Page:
OVC program on desert fish


From Mark Bagley, OVC Executive Director


OWENS RIVERThe Owens Valley Committee Presents

Desert Fishes: Behind the Granite Curtain

A Free Program by Steve Parmenter, Cal Fish and Wildlife Biologist

The Owens Valley Committee invites its members and the public to a free program on desert fishes by Steve Parmenter, Cal Fish and Wildlife Biologist.  The program will be presented this Wednesday evening, April 17th, at 7:00 pm at White Mountain Research Station classroom, 3000 East Line Street, Bishop.

The term desert fish is a misnomer, as all of our fishes are left over from earlier and wetter times.  Steve will retrace the routes over which the ancestors of modern fishes arrived in the eastern Sierra and evolved into the current species, describe current threats to the continued existence of our diverse fishes, and argue that one species, the Owens pupfish, could readily recover from its critical endangerment through the application of a few low-tech methods.

Steve will also present the same program in Lone Pine on Wednesday, May 1st, 7:00 pm at the Lone Pine Film History Museum.

For more information call Mark Bagley at 760-873-5326.

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6 Responses to OVC program on desert fish

  1. Philip Anaya April 18, 2013 at 9:16 pm #

    Steve Parmenter’s talk about the desert fishes was really interesting. If you get a chance to go to the Lone Pine talk you won’t be disappointed. Thank you Steve and thank you OVC

  2. Trouble April 17, 2013 at 9:07 pm #

    I sure hope Cal-Fish and Cal-Trout have nothing in common. Otherwise our trout fishing is about to go bye-bye.

    • Mark April 18, 2013 at 8:35 am #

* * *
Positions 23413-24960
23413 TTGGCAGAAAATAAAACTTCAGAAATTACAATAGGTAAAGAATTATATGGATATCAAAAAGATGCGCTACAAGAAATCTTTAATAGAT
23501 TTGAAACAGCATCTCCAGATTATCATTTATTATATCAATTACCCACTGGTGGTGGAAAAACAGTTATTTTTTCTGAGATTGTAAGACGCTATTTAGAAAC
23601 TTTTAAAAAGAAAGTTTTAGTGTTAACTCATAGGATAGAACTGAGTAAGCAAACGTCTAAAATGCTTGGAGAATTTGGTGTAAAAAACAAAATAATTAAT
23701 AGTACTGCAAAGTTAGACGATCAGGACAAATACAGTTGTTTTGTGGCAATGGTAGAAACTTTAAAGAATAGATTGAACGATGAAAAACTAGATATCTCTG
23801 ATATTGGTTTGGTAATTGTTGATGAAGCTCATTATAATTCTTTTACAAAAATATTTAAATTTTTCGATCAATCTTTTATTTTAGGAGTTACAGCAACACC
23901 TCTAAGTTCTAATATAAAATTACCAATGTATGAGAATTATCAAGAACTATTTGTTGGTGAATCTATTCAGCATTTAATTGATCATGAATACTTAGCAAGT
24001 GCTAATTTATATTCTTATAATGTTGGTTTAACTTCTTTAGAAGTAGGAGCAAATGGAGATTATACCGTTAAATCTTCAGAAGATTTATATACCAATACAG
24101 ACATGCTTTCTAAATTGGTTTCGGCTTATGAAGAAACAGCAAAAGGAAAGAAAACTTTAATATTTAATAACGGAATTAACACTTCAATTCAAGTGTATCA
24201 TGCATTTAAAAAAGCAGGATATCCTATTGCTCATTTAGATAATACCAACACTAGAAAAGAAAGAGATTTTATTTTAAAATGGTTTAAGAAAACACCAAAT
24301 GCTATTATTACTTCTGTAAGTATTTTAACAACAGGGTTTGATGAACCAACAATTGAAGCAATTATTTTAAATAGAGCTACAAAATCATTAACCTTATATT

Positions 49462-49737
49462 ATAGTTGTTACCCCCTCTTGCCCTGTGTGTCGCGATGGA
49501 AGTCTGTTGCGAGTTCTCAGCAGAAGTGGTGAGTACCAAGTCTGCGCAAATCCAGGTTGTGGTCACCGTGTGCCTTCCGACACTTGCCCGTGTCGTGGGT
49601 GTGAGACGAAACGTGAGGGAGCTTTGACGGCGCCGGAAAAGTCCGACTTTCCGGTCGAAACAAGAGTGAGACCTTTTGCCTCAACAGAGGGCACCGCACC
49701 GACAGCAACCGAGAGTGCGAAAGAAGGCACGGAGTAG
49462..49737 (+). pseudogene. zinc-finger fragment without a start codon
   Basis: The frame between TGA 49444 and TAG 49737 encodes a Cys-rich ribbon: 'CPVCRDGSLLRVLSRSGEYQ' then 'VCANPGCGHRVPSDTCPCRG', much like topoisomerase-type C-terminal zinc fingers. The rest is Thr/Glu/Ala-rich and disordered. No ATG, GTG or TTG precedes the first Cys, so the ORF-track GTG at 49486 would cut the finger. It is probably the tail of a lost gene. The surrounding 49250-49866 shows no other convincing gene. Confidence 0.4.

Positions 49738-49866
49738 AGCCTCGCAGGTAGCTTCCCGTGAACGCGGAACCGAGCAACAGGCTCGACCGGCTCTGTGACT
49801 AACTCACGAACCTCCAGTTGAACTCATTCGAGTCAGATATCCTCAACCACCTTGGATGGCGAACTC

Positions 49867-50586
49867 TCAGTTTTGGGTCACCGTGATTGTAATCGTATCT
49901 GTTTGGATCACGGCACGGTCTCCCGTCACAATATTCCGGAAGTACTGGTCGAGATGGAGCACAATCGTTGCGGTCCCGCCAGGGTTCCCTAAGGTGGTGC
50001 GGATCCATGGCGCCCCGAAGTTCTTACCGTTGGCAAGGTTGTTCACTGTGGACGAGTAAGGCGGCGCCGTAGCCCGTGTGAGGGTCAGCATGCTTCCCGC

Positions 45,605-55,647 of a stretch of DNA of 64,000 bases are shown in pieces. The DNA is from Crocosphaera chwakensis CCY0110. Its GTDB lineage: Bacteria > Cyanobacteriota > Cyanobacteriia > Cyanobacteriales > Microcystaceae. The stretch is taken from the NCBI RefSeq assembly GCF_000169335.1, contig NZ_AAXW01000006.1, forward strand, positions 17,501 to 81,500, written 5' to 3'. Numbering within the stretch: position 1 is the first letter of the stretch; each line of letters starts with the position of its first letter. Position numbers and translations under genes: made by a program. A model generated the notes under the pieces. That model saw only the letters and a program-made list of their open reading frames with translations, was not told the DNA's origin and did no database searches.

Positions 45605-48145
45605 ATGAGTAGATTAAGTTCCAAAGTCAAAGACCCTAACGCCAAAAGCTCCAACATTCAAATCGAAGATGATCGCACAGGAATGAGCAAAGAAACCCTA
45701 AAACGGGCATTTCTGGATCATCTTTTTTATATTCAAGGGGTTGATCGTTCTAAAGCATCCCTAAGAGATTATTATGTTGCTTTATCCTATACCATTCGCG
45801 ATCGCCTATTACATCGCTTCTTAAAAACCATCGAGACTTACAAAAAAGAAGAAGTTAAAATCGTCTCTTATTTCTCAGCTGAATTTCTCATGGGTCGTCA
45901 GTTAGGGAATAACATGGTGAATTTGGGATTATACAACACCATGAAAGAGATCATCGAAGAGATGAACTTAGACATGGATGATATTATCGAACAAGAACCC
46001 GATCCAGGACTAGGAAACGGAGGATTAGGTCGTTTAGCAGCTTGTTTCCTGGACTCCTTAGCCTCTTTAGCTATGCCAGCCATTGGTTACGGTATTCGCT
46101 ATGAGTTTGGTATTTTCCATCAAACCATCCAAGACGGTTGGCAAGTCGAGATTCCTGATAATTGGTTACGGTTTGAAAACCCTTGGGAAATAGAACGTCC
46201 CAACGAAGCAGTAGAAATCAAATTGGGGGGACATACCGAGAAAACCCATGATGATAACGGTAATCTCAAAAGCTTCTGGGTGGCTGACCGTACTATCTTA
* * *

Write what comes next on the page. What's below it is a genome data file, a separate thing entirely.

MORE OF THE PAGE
Without the invasive trout the Owens Valley economy will dry up and blow away

      It’s a trout subsidized economy and everyone is looking forward to the last Saturday of the month.

      • Capitalism 101 April 18, 2013 at 10:49 am #

        It’s never a good idea to have to depend on a single entity to provide for the bulk of the community’s welfare. Other means of generating dollars in a capitalistic system must always come to light or you’re going to see ghost town after ghost town appearing as people must now move to the already over-crowded city for their survival.

        • Desert Tortoise April 18, 2013 at 9:50 pm #

          There will always be those who move out of cities to remote areas because for a variety of reasons they can’t abide the rules and compromises necessary for civlilzed living in a crowded city. They move to remote places so they can spread out their abandoned washers and yard cars, construction supplies and what have you do rot in the sun and/or pursue whatever, um, lifestyle floats their boat, things that stuffy big city code enforcement would never tolerate and zoning ordinances mostly prohibit. Owens Valley and the Mojave Desert will always have such a population.

        • The Driving Force April 19, 2013 at 6:27 am #

          The single economic base of the Easter Sierra is tourism.
          Every community action should be geared towards this undeniable fact.


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